The four positive lessons you can learn from rejection

When filing the paperwork to finalize the adoption for Manny we had the option to legally change his name. While praying about what to change it to, the name Nathan came to our hearts. In Hebrew, that name means, “A Gift From God.” We knew right away that our son’s name was to be changed to Nathan and that he really is our gift from God. (His legal first name is Nathan and we moved his former first name, Manuel, to his middle name. He goes by Nathan in a formal setting but Manny is our nickname for him)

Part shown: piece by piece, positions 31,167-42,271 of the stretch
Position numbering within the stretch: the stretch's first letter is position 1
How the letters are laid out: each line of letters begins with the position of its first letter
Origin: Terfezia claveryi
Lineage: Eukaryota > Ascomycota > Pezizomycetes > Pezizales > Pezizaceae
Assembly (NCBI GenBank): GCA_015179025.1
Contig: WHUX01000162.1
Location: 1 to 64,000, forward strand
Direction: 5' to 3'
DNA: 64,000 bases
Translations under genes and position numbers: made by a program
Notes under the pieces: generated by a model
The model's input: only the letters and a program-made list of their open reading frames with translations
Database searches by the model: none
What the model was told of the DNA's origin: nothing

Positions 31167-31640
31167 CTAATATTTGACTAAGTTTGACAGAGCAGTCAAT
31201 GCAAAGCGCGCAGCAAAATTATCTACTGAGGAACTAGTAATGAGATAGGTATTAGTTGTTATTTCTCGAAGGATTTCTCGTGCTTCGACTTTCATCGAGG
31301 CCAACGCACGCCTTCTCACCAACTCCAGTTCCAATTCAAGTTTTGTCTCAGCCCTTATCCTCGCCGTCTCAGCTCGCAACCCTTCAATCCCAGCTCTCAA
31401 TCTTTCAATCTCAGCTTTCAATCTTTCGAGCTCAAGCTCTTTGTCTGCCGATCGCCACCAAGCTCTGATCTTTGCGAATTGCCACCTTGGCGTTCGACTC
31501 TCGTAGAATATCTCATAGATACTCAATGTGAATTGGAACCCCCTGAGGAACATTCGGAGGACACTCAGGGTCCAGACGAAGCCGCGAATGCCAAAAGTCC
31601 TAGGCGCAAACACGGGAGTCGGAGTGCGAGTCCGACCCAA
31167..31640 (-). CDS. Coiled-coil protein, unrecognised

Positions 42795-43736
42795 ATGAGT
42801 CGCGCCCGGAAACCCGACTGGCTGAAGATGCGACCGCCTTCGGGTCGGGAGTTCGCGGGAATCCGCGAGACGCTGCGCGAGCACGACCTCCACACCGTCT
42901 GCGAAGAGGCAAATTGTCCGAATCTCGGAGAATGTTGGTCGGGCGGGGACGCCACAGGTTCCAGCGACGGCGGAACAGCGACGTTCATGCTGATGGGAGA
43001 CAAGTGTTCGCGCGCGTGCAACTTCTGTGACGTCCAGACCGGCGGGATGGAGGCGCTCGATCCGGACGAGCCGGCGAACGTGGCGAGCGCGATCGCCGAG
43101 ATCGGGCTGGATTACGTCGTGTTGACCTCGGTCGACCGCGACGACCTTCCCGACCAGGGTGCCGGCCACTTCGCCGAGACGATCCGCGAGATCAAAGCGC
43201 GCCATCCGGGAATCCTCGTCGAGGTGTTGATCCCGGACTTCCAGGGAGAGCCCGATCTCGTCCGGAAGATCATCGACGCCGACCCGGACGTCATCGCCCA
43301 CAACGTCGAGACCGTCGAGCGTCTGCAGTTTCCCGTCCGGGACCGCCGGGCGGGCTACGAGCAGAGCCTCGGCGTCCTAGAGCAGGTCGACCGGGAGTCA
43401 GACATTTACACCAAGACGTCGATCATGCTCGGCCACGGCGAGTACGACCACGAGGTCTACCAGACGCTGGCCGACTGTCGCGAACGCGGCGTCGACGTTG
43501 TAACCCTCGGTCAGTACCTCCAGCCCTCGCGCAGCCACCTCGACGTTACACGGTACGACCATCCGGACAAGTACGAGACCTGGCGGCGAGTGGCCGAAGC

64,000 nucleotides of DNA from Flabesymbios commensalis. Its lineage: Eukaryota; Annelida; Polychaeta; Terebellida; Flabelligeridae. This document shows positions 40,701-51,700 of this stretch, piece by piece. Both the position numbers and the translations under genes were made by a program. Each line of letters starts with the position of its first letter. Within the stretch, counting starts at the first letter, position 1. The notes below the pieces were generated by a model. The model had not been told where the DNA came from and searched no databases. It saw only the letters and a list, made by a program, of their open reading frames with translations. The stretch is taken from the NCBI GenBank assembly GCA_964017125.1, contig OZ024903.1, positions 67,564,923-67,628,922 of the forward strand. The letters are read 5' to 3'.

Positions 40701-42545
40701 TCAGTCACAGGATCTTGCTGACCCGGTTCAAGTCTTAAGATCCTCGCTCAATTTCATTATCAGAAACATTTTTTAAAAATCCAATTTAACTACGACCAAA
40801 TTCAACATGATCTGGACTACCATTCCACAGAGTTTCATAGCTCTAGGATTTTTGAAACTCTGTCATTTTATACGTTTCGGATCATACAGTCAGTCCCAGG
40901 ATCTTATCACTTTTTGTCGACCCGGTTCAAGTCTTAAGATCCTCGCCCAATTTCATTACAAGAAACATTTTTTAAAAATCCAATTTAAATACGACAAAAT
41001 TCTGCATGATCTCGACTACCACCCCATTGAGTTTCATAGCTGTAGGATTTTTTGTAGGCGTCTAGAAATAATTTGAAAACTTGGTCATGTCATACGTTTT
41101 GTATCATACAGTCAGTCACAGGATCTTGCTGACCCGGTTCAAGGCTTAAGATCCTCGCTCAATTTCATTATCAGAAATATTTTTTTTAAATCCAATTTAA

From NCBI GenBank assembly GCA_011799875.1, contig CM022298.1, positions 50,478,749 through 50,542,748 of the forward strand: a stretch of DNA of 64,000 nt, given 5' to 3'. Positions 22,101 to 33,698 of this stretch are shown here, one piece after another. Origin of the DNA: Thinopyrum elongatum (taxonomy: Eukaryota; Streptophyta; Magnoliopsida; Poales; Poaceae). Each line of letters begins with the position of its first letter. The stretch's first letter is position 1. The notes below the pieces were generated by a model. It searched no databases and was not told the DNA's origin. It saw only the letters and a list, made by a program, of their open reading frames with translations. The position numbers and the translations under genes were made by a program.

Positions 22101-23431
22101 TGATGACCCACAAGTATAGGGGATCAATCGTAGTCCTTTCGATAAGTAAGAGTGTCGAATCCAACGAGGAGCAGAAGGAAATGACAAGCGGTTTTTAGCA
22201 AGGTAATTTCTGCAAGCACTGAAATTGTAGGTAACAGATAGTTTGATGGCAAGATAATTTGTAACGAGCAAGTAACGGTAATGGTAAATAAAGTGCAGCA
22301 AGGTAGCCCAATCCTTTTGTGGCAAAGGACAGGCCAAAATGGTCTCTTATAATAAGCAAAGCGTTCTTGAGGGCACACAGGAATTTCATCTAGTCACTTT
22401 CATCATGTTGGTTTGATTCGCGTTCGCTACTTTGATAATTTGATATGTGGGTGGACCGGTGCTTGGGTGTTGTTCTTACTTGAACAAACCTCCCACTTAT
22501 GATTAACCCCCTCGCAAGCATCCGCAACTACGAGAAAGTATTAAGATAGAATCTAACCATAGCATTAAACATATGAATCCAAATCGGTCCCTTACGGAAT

After the adoption was finalized Manny still had to deal with the many emotions that come along with finalization. He was still very angry about the hurt that was caused by his birth mom and how his life felt so different from the other children around him.

One day I was listening to Manny while he shared his hurt with me. He looked up at me and asked, “Why did you name me Nathan?” I reminded him that Nathan means “a gift from God” and how we feel that he is our forever gift that God entrusted us with.

Through tears, my son looked at me and said, “I don’t feel like a gift.” I’ve never felt the sense of rejection on someone as much as I did at that moment. I saw how defeated he looked, how his past made him feel less than, how his mother mistreated him which caused all of his struggles, and how she rejected him by choosing her selfish desires over him.